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Patricia Van Arnum was executive editor of Pharmaceutical Technology.
The Obama administration details five strategic imperatives to drive bioscience research as a means of economic growth.
Late last month, the Obama Administration released the National Bioeconomy Blueprint. The report outlines steps that federal agencies will take to drive the bioeconomy—economic activity driven by research and innovation in the biosciences—and details ongoing efforts across the federal government to realize this goal. A key part of these efforts are ways to improve innovation, development, and regulation of pharmaceuticals.
Origins of the bioeconomy
In 2010, the Obama Administration included in its science and technology priorities as part of federal agency budget submissions a priority for federal agencies to “support research to establish the foundations for a 21st century bioeconomy.” In September 2011, President Obama announced that his Administration would release a National Bioeconomy. Modeled after the Administration’s 2011 Blueprint for a Secure Energy Future, the 2012 National Bioeconomy Blueprint has two purposes: to lay out strategic objectives that will help realize the full potential of the US bioeconomy and to highlight early achievements toward those objectives.
The report recognizes the importance of biotechnology not only in healthcare but in other sectors. “The bioeconomy emerged as an Administration priority because of its tremendous potential for growth and job creation as well as the many other societal benefits it offers,” says the report.” A more robust bioeconomy can enable Americans to live longer and healthier lives, develop new sources of bioenergy, address key environmental challenges, transform manufacturing processes, and increase the productivity and scope of the agricultural sector while generating new industries and occupational opportunities.”
The Bioeconomy Blueprint outlines five strategic imperatives: support R&D investments; facilitate the transition of bioinventions from research laboratories to market, including an increased focus on translational and regulatory sciences; reduce barriers to increase the speed of regulatory processes; update training programs and align academic institution incentives with student training for national workforce needs; and identify and support opportunities for the development of public–private partnerships and precompetitive collaborations.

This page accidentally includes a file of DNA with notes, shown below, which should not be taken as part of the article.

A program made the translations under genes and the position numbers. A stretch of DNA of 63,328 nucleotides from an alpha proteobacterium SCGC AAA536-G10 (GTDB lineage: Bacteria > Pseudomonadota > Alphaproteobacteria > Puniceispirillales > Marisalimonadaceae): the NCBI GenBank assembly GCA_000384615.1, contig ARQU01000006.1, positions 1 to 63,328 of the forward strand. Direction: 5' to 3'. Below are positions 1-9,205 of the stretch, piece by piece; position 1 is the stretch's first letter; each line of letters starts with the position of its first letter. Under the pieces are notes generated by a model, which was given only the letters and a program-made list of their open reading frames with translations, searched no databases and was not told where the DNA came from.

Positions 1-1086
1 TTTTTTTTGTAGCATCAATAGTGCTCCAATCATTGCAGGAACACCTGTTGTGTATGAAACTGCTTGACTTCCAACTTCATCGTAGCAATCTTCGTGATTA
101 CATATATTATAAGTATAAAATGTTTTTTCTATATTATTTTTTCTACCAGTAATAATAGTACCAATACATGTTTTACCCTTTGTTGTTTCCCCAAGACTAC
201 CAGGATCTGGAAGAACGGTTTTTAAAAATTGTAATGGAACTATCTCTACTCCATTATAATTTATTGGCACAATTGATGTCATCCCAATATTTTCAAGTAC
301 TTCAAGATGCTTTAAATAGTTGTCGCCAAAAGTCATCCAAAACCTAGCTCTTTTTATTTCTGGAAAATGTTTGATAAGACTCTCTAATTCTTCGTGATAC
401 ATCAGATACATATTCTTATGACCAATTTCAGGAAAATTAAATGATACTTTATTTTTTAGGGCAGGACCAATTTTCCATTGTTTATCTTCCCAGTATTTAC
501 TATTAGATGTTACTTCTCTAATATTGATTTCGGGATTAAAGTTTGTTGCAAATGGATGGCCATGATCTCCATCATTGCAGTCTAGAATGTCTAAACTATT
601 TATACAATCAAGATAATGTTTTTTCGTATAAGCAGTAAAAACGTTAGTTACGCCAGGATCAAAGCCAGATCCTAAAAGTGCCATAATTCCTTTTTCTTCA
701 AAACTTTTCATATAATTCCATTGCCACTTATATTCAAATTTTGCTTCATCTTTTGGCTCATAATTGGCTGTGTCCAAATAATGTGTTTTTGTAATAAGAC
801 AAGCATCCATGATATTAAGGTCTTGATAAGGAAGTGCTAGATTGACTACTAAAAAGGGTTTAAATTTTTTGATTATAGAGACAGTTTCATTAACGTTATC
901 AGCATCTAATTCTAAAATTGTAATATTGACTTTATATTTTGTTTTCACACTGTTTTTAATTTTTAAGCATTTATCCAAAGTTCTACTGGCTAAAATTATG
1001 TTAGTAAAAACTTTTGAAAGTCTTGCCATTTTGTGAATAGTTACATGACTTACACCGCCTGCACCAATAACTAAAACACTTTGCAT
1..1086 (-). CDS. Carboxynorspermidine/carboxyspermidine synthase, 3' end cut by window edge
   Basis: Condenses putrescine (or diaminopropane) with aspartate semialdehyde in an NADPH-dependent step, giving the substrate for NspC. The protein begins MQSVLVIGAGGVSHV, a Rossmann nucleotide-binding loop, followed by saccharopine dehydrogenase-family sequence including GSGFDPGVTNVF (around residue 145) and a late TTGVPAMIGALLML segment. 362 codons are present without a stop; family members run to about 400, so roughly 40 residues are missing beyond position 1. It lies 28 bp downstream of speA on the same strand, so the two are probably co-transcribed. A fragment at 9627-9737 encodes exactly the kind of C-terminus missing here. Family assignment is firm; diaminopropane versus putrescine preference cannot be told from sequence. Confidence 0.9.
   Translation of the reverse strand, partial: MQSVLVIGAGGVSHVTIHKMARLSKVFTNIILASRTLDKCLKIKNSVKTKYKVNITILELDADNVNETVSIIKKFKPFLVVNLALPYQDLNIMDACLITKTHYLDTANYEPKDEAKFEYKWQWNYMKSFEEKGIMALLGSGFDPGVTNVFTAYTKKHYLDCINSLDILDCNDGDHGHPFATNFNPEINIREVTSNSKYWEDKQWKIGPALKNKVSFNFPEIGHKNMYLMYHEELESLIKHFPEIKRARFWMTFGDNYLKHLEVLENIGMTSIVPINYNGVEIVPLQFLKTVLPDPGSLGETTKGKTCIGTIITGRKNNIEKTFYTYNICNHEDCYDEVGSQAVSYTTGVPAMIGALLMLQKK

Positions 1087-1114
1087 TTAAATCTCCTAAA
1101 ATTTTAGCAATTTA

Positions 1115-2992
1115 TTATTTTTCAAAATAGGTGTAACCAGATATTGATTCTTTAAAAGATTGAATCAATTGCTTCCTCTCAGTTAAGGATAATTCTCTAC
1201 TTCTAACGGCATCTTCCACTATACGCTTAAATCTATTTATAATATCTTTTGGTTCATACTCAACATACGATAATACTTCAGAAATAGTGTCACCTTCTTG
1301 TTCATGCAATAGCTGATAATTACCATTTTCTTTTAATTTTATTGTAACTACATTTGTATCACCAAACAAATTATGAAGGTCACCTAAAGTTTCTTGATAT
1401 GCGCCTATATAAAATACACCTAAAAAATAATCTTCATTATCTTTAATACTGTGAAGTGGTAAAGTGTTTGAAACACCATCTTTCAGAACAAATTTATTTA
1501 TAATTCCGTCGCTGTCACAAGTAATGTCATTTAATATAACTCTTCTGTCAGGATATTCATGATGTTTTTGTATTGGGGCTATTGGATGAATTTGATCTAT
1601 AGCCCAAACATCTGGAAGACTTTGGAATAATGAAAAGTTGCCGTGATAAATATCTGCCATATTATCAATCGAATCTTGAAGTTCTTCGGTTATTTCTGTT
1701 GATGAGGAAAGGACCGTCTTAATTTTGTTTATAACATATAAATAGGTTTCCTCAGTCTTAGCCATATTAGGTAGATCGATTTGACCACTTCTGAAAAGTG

In laying out a plan to increase R&D investment, the report emphasizes the need to increase coordination of federal bioeconomy-related research activities to improve the efficiency and effectiveness of R&D investments. The report also emphasizes the importance of multiagency collaborations for emerging foundational technologies, such as synthetic biology, biology-related information technologies, and proteomics and the integration of disciplines. The report says that the Administration will prioritize additional multidisciplinary efforts in physics, chemistry, engineering, computer sciences, and mathematics, to support the bioeconomy. The report also calls for federal agencies to further explore the use of new or modified funding mechanisms in and across agencies to stimulate the discovery of new bioinventions with potential to grow the bioeconomy.
In facilitating the transition of bioinventions from research laboratory to market, the report emphasized an increased focus on entrepreneurship, translational sciences, regulatory science, and technology transfer, including strategic, coordinated investments in translational and regulatory sciences to accelerate progress. To capitalize on the promise of the newly reauthorized Small Business Innovation Research (SBIR) program, the report said that federal agencies should evaluate and update SBIR programs. Some relevant objectives include reducing application response times, hiring/training program staff to enhance relevant in-house experience, and increasing the use of industry experts as peer reviewers to evaluate industry proposals. The report also stressed the importance of enhancing entrepreneurship at universities and using federal procurement to encourage the development of biobased products.
The blueprint calls for regulatory reform by reducing barriers, increasing the speed and predictability of regulatory processes, and reducing costs while protecting human and environmental health. When an emerging technology enters the regulatory process, federal agencies are asked to have a robust framework that identifies lead agency responsibilities, clarifies supporting agency roles, and delivers timely, specific guidance for applicants. The report also calls for stakeholder collaborations to identify needs and reduce impediments.